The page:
Donkeys, also called a burro, belong to the horse family. They originated from Africa. Donkeys are very social animals and develop strong attachments to people and other animals. The donkey will bray loudly, when their friends are removed. Colors are typically white to gray to black with a dark stripe from the mane to the tail. However, you will notice here on the ranch, Elli is white with brown patches. They average 3-5 ft tall at the shoulder. Although slow, they are very sure footed so are ideal for carrying heavy loads on rough terrain. “Stubborn” donkeys don’t mean to be that way. They are either afraid or not motivated. A male is a Jack, female is a Jenny, babies are foals. Typically, they have 1 foal and are pregnant 11-14 months dependent on environment or stressors. Here’s a fun fact - a donkey that is breed with a zebra is called a zonkey! Under good care a donkey can live 30-50 years. Donkeys love to spend their day rolling in the dirt.
My name is Angelo and I am a male donkey. I used to live at a horse farm but once my owners retired I moved here to the ranch. I was a big chicken when I arrived because I was afraid of everything. Now, I am making up for that. I am not afraid of much and love it when people spend time with me and brush me. My girlfriend also lives here. Her name is Cupcake. Isn’t that the sweetest name?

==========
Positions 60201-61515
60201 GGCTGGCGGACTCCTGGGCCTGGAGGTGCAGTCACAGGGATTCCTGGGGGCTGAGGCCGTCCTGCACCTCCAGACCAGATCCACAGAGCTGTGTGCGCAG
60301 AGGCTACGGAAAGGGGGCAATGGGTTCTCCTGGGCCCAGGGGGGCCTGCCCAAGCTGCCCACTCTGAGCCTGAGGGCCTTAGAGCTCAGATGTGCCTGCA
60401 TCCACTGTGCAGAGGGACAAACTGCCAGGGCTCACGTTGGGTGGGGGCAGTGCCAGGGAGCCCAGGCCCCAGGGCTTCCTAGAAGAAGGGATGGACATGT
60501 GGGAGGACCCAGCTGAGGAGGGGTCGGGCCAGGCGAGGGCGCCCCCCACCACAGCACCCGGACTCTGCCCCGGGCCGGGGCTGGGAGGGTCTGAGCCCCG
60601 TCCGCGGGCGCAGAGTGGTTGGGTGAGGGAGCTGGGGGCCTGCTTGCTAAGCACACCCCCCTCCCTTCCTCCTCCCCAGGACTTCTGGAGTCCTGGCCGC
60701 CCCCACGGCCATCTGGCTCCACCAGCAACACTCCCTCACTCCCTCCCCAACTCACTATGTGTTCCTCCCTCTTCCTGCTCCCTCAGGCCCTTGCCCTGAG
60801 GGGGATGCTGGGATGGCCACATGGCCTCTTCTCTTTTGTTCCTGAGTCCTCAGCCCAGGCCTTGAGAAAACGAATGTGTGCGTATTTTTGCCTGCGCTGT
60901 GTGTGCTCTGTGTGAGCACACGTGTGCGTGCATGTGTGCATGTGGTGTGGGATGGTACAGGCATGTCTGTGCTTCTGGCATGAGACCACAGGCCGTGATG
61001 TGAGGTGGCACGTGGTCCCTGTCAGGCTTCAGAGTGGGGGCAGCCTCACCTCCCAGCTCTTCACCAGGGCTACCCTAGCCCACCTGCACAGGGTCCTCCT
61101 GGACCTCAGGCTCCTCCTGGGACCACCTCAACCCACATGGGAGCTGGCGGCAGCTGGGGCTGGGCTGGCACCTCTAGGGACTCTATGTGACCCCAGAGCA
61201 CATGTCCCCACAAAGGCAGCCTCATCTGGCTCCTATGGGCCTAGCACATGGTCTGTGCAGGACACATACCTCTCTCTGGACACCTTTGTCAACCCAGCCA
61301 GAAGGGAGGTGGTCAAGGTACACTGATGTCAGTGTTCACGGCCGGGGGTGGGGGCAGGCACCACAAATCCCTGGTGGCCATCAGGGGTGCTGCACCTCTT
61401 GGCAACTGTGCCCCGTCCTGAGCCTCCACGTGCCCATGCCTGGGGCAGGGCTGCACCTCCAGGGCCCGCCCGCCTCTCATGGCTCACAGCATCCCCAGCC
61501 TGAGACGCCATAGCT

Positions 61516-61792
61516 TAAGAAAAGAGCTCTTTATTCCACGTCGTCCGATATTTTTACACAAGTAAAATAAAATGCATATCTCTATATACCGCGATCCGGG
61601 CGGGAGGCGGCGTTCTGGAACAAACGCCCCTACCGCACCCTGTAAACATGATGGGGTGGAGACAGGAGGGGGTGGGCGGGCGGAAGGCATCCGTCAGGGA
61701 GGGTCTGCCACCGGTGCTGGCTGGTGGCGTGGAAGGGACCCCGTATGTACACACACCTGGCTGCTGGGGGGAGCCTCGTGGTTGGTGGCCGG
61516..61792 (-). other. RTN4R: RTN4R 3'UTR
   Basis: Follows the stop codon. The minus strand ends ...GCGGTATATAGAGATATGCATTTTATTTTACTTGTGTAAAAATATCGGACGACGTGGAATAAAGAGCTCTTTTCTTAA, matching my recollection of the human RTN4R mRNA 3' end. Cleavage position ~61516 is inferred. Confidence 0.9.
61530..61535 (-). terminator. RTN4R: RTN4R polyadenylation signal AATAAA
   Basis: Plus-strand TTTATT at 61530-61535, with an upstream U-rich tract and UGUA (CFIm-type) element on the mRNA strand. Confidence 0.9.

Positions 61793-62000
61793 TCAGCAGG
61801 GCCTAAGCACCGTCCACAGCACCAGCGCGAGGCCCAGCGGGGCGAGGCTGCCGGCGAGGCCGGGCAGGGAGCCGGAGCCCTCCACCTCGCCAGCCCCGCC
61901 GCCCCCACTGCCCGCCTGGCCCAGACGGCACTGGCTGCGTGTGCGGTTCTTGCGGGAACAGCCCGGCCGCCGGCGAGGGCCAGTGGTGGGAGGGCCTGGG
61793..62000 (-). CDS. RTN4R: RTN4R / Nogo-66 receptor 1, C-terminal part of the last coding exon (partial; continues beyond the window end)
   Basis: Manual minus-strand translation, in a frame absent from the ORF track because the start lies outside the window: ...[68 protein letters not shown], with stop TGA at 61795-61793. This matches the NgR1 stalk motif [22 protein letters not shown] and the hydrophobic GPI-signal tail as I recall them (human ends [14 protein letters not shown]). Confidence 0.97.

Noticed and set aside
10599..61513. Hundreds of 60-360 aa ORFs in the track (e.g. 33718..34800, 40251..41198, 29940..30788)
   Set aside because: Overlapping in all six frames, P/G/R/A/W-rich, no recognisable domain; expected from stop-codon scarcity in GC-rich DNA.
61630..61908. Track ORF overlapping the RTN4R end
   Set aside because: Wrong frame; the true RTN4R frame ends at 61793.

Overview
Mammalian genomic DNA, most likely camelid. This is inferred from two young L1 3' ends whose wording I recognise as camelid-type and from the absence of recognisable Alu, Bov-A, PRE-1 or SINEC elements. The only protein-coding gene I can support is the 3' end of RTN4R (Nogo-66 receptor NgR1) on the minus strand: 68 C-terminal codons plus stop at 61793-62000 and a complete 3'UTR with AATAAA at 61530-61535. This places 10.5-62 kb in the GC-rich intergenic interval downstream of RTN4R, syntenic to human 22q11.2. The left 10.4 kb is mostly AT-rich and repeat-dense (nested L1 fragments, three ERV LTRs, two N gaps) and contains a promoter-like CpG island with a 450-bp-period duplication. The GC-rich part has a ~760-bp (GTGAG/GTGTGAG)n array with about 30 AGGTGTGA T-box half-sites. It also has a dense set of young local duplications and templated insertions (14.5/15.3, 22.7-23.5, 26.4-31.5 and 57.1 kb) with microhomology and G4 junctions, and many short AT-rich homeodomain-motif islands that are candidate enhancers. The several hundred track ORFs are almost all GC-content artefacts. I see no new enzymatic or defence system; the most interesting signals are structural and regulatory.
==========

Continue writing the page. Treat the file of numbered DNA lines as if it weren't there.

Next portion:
My name is Cupcake and I am a donkey. I am one of two Cupcakes on the ranch – there is also a miniature horse named Cupcake so it gets a little confusing when we are called. Of course, neither of us comes since we always think they mean the other one! I love to walk with people. I also love to play ‘hard to get’ when my people try to catch me to put my halter on. My boyfriend also lives here. His name is Angelo. Wait until you see how good looking he is!
My name is Elli and I am a donkey. I am white with spots. I have lived on the ranch forever. A funny fact about me is that one ear is shorter than the other. Even though I am a small donkey I am in charge of the pen of animals that I live with. Even the big horse Duke! If you come into the pen, I will be the first to come up to greet you. I love people but I don’t like goats. Unfortunately, the goats live right next to me. Actually, it seems like goats are all over the place on the ranch!